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• Saturday, May 31st, 2014

PRAVEEN DALAL MANAGING PARTNER OF PERRY4LAW AND CEO OF PTLBI have recently analysed the procedural aspects of the Ordinance issued by the President of India Mr. Pranab Mukherjee regarding appointment of Mr. Nripendra Misra. Prima facie this Ordinance has been promulgated in conformity with the Constitutional requirements and there are little reasons to agitate against the same. However, the allegations of “Political Impropriety” cannot be ignored in these circumstances. The only thing that remains to be seen is what “Potential Benefits’ the appointment of Mr. Misra would bring in these circumstances. Nevertheless, no “Constitutional Infirmity or Illegality” can be attributed to this Ordinance as on date.

Chapter III of the Constitution of India deals with the Legislative Powers of the President. Article 123 (1) of Constitution of India provides that if at any time, except when both Houses of Parliament are in session, the President is satisfied that circumstances exist which render it necessary for him to take immediate action, he may promulgate such Ordinances as the circumstances appear to him to require. Article 123 (2) provides that an Ordinance promulgated under this article shall have the same force and effect as an Act of Parliament, but every such Ordinance-(a) Shall be laid before both Houses of Parliament and shall cease to operate at the expiration of six weeks from the reassembly of Parliament, or, if before the expiration of that period resolutions disapproving it are passed by both Houses, upon the passing of the second of those resolutions; and (b) May be withdrawn at any time by the President. The Explanation to Article 123(2) provides that where the Houses of Parliament are summoned to reassemble on different dates, the period of six weeks shall be reckoned from the later of those dates for the purposes of this clause. Article 123(3) provides that if and so far as an Ordinance under this article makes any provision which Parliament would not under this Constitution be competent to enact, it shall be void.

By virtue of Article 123(1), the promulgation of an Ordinance is not necessarily connected with an “emergency” but issued by the President in case he is convinced that it is not possible to have the Parliament enact on same subject immediately and the circumstance render it necessary for him to take “immediate action”.

The Ordinance regarding Mr. Misra was duly approved by the President of India and the requirements of Article 123 have also been satisfied.  It is very difficult to challenge the “Subjective Satisfaction” of the President of India before the Supreme Court of India that is based upon the “Aid and Advise” of Council of Ministers under Article 74(1) of the Constitution of India. Article 74(1) provides that there shall be a Council of Ministers with the Prime Minister at the head to aid and advise the President who shall, in the exercise of his functions, act in accordance with such advice. However, the proviso to the Article 74(1) provides that the President may require the Council of Ministers to reconsider such advice, either generally or otherwise, and the President shall act in accordance with the advice tendered after such reconsideration. Clearly the President of India did not find anything wrong with the Ordinance in question and did not find it a fit case to be “Reconsidered”.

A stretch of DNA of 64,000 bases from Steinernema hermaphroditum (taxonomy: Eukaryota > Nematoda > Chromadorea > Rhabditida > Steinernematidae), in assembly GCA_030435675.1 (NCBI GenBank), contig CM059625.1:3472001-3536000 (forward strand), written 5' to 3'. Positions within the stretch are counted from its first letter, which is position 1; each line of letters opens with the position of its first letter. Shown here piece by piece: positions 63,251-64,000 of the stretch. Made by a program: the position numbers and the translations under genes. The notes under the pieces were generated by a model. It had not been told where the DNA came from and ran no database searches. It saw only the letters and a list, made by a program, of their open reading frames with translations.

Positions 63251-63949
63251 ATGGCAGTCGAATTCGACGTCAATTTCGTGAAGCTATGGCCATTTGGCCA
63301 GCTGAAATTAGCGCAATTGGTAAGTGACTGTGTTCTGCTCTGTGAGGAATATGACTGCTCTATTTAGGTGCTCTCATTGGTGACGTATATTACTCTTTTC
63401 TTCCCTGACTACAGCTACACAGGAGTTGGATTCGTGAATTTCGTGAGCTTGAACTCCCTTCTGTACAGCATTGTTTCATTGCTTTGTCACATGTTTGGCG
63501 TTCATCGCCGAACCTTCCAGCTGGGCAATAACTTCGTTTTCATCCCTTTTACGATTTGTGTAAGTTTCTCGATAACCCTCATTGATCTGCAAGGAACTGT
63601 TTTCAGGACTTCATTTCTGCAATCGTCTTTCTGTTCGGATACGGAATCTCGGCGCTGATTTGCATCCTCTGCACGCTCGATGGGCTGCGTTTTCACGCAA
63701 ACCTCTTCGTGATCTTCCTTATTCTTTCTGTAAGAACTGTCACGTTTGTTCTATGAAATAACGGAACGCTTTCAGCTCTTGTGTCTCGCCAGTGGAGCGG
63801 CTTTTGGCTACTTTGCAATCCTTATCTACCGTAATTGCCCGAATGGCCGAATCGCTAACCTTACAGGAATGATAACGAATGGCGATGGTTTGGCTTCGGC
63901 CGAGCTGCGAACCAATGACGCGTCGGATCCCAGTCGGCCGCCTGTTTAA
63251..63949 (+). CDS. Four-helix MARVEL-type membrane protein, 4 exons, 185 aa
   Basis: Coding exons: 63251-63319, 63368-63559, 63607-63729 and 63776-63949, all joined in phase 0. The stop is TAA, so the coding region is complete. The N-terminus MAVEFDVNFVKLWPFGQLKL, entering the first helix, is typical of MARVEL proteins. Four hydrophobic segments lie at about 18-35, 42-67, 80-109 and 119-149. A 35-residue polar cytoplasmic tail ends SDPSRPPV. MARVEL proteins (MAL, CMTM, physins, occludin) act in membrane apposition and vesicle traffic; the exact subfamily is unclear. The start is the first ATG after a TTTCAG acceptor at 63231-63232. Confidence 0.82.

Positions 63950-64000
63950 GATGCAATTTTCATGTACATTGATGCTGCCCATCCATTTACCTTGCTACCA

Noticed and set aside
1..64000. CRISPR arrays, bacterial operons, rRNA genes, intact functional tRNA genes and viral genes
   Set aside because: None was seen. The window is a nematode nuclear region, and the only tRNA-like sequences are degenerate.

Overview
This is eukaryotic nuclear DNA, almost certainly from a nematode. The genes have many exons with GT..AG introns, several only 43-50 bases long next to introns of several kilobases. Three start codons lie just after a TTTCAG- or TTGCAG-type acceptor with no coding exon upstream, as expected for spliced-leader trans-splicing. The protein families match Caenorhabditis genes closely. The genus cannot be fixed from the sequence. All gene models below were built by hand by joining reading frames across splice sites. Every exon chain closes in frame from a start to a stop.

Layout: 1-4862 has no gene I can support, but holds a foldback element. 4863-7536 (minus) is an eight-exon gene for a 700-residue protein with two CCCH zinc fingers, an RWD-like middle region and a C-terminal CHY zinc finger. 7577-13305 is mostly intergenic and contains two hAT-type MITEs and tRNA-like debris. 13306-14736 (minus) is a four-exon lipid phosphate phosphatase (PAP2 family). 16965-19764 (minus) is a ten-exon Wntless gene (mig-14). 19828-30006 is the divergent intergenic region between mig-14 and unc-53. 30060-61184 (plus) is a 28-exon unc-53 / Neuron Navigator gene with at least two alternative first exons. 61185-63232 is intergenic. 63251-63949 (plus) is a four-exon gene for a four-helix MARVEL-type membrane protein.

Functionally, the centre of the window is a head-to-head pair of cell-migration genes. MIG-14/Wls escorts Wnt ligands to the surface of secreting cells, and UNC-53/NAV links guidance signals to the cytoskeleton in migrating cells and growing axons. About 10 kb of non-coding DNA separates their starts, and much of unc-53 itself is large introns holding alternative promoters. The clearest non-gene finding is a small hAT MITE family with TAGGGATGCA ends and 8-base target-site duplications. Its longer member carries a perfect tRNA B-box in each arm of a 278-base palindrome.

Further, the Constitution of India provides two “Parliamentary Checks” vis-a-vis the promulgation of Ordinance under Article123 (2) (a). The Parliament can pass resolutions disapproving the provisions of the Ordinance. There is also a provision regarding automatic expiry of the Ordinance within six weeks of the reassembly of the Houses of the Parliament unless passed by the Parliament. This gives a chance for the Parliament to debate on the Ordinance and review it accordingly. Further, an Ordinance made by the President is not an Executive, but a Legislative act. Hence, it is a “Law” within the meaning of Constitution. Clause 3 of the Article 13 mentions that the term “Law” includes Ordinance and it is void to the “Extent of Contravention” of the Rights conferred by Part III of the Constitution. Article 367(2) of the Constitution also provides that any reference in this Constitution to Acts or Laws of, or made by, Parliament, or to Acts or Laws of, or made by, the Legislature of a State, shall be construed as including a reference to an Ordinance made by the President or, to an Ordinance made by a Governor, as the case may be.